Tusk (Blu-ray)

March 23, 2015 10 Min Read

Review by: Jake Keet

Plot: What’s it about?

Last year Kevin Smith decided to make a low budget film based on an idea that he came up with on an episode of his extremely popular podcast. The premise of the episode involved a strange advertisement online. The gist of the advertisement was that a man in Canada had offered free room and board for somebody to perform a very strange activity for two hours a day. I don’t want to give anything away but the activity involved behaving like a walrus. (Luckily, this advertisement did turn out to be a hoax.) The reason I mentioned it is that from that line right there you should have a pretty good sense of whether or not this film is right for you. Look, if you are looking for a very particular kind of crazy horror flick, this may be for you. Chances are after reading that line you may want to skip it, and I don’t blame you. If you are still intrigued then read on, as I plan to not spoil anything other than what I mentioned.

This is going to be an extremely divisive film. First off, to enjoy this film you probably already like Kevin Smith as a writer and director. Personally, I thought his best film was Chasing Amy and after that I have enjoyed his movies while not outright loving them. That said, I would consider myself a fan of his work for the most part. If you are a fan of Kevin Smith you may have seen a little film called Red State. It was a dark little indie film about a group of kids that get abducted for their sins by a militant right wing Christian organization. I actually really enjoyed that movie and thought it was particularly interesting for a guy whose humor is admittedly a bit low brow. If you did not like Red State than I think you will also not care for Tusk. Now, if you did like Red State and are willing to let Kevin Smith go even further off the deep end, than maybe Tusk is for you.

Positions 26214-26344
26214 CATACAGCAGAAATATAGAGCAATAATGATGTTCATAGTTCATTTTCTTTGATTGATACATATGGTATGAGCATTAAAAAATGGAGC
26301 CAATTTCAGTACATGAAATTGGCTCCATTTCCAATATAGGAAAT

Justin Long stars as a raunchy podcaster who makes a living off of making fun of people on the Internet for accidentally hurting themselves or making fools of themselves. An opportunity arises to go to Canada to interview the Kill Bill kid, some nimrod who has accidentally injured himself on camera. His girlfriend Ally (Genesis Rodriguez) begs him to stay or to take her with him. He explains that his partner Teddy (Haley Joel Osment) doesn’t appreciate when he brings her with him for his interviews.  So, he heads to Minatoba, Canada by himself to interview the kid. When things do not go as planned he is desperate for somebody to interview. Luckily, he finds a letter in a bathroom explaining that an old man secluded to a wheelchair is looking for a companion to share his experiences with in exchange for room and board. Seeing an opportunity for a story, he heads to the man’s house. From there, madness ensues.